One possible mechanism for this block is excessive development of an arachnoidal curtain that extends from the posterior hypothalamus to the dorsum sellae below, originally described by Key and Retzius.83 Its presence, confirmed by Lillequist84 and by Fox and Al-Mefty,85 becomes a menace when such curtain and the arachnoid lateral to it become imperforate. Another mechanism of pathogenesis, proposed by Starkman and coworkers,86 is that intra-arachnoidal spaces in the embryo persist and expand exclusively within the arachnoid. This event was demonstrated incidentally at autopsy in a careful dissection of an intact suprasellar cyst by Krawchenko and Collins.13 Most suprasellar arachnoid cysts occur in children, with a male prevalence.2 The clinical picture often includes, in addition to hydrocephalus with a big head and ataxia, disturbed visual acuity and fields due to forward and upward displacement of the chiasm, and hypopituitarism due to pressure in the hypothalamus and pituitary stalk. These symptoms caused by a suprasellar cystic lesion had been first described by Pieter Pauw, a Dutch anatomist, in the 16th century.87

A constant forward and backward nodding of the head and neck, the bobble-head doll syndrome, is an inconstant sign.8890 Hagebeuck and coworkers91 describe this syndrome in a 4-year-old boy, which resolved completely 3 years after endoscopic cystoventriculostomy. An unusual symptom is precocious puberty.92 Headache may occur in older patients. On CT scans, the cyst has the density of CSF; its wall shows neither enhancement nor calcification and is often mistaken for a dilated third ventricle. According to Cohen and Perneczky,2 suprasellar arachnoid cysts appear as midline round or oval hypodense lesions adjacent to the dilated frontal horns. They have a typical “Mickey Mouse” configuration on axial CT scans or MRI. Prenatal diagnosis is possible using antenatal ultrasound combined with antenatal MRI.93 Effective surgical treatment, which would seem to require simply making a big opening between the cyst and a normal CSF compartment, proves to be surprisingly difficult. Various combinations have been tried, including the transfrontal removal of the lower anterior wall of the cyst beneath the chiasm, a transcorticoventricular or transcallosal approach to remove much of the dome, the insertion of catheters between the cyst and ventricle or chiasmatic cistern, and the insertion of shunts from the lateral ventricles. Any one of these operations alone has a poor chance of sustained success. Agreement seems to be converging on the insertion of a combination of shunts from the lateral ventricles to the peritoneal cavity, with either a transcallosal route to remove the cystic dome, which was used with sustained success by Hoffman and coworkers in five cases,71 or subfrontal removal of the anterior cyst wall. This latter tactic was successful in two cases from Gonzalez and colleagues,94 three cases from Raimondi and colleagues,95 and two cases from Murali and Epstein.96 However, the lower opening closed, and symptoms recurred in one case of each of the last two groups and in one of Hoffman and co-workers’ cases. That shunts from the ventricles alone may not suffice was demonstrated in a case from Murali and Epstein, in a child in whom a neonatal shunt kept the ventricles small but who also required opening of a suprasellar cyst to control bilateral visual loss 9 years later. Ventriculoperitoneal shunting alone was satisfactory in Raimondi’s fourth case. Each of the traditional approaches has been associated with a high rate of recurrence of cysts.2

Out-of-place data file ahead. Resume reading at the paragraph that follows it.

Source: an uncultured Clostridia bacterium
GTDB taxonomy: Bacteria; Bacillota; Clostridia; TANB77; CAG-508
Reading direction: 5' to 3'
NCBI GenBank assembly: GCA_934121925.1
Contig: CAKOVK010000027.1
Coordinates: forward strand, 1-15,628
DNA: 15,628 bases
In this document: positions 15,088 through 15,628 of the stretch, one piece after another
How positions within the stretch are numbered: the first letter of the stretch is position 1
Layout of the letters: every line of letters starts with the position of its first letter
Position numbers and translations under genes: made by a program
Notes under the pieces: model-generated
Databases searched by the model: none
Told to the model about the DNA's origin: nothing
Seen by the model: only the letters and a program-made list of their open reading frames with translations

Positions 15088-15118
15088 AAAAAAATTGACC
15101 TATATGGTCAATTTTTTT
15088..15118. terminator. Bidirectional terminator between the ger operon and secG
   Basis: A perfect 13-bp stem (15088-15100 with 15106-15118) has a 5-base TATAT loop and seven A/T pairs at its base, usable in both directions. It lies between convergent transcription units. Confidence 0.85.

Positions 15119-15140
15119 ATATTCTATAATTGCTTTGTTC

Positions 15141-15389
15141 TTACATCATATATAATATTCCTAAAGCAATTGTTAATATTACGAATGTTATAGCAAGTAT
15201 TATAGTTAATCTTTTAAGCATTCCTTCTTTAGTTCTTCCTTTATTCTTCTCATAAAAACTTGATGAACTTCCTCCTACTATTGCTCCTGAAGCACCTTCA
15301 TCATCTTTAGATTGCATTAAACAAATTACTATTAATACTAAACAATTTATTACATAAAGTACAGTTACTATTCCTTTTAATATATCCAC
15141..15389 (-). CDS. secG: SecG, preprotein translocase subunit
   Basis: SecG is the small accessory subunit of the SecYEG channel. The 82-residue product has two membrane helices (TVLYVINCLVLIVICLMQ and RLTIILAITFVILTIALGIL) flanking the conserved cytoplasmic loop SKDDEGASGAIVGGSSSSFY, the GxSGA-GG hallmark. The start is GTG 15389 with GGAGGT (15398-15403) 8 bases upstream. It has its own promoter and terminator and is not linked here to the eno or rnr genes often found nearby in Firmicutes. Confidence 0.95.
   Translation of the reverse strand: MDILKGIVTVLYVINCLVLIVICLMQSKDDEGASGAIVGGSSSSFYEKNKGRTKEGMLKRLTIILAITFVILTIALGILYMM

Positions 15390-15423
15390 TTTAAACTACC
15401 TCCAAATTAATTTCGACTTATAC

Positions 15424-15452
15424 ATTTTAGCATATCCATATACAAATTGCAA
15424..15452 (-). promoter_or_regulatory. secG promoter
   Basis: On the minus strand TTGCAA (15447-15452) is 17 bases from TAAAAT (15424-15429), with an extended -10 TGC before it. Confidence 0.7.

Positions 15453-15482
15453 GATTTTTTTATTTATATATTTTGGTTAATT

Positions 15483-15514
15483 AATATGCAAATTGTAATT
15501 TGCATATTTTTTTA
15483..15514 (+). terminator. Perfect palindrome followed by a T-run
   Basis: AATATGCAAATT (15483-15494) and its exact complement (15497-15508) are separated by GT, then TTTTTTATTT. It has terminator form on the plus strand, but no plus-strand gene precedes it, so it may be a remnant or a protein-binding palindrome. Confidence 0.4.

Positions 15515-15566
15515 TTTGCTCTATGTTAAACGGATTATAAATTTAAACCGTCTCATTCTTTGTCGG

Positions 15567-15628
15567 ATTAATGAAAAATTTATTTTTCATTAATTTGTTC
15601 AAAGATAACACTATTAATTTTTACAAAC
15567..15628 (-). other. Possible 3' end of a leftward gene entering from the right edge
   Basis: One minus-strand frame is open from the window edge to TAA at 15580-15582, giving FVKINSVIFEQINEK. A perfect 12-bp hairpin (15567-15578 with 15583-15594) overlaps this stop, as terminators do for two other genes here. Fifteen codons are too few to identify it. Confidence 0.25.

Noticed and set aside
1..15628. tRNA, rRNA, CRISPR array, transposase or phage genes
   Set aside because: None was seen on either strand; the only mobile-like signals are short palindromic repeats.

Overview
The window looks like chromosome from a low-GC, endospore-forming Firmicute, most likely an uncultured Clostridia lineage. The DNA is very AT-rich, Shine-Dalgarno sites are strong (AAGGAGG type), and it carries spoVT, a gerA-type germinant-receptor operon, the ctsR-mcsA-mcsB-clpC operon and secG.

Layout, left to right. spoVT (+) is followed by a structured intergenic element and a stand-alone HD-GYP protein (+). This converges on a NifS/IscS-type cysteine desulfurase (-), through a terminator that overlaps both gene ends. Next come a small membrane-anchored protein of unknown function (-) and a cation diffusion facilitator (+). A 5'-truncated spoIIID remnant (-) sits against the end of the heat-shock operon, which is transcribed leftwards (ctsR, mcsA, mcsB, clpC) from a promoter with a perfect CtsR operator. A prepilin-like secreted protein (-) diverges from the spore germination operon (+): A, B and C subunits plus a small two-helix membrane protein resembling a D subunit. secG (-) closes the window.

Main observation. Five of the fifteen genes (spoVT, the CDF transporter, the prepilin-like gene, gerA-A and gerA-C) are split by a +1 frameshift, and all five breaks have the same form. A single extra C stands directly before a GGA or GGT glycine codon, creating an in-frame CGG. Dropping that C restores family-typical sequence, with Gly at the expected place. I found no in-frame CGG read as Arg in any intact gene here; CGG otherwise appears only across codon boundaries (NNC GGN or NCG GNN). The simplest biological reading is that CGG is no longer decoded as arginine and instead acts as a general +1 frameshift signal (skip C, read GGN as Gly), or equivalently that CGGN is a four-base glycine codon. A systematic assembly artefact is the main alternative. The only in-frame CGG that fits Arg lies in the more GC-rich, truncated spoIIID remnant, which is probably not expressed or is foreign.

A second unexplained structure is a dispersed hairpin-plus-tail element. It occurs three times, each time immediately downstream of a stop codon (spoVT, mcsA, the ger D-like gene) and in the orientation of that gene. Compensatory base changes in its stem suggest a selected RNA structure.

Upcoming neuroendoscopic techniques seem to solve some of the major surgical problems in treatment of suprasellar arachnoid cysts. Pierre-Khan and associates89 were the first to publish their results after performing endoscopic ventriculocystostomy of suprasellar arachnoid cysts. They used a monopolar electroprobe to create the wide stoma between the cyst and the ventricular cistern (ventriculocystostomy). In contrast to them, Caemaert and associates1 prefer to use the neodymium:yttrium aluminum garnet (Nd:YAG) laser to open the cyst to the ventricular system and the basal cisterns (ventriculocystcisternostomy). None of the patients had postoperative complications or need for a secondary shunting procedure. Additional authors have published similar successful results.2,19,97100 Gangemi and associates11 did an extensive literature review and described the postoperative follow-up of five patients with suprasellar arachnoid cysts at their own institution after endoscopic fenestration. They found among the reviewed cases, a rate of cure or improvement of 90% (92 of 102 patients including their own cases) after endoscopy and 81% (60 among 74 cases) after other surgical procedures. The results of this study suggest that endoscopic ventricle-cyst-cisternostomy is the best treatment for suprasellar arachnoid cysts, because it is less invasive, provides the best results, and avoids shunt dependency in most cases.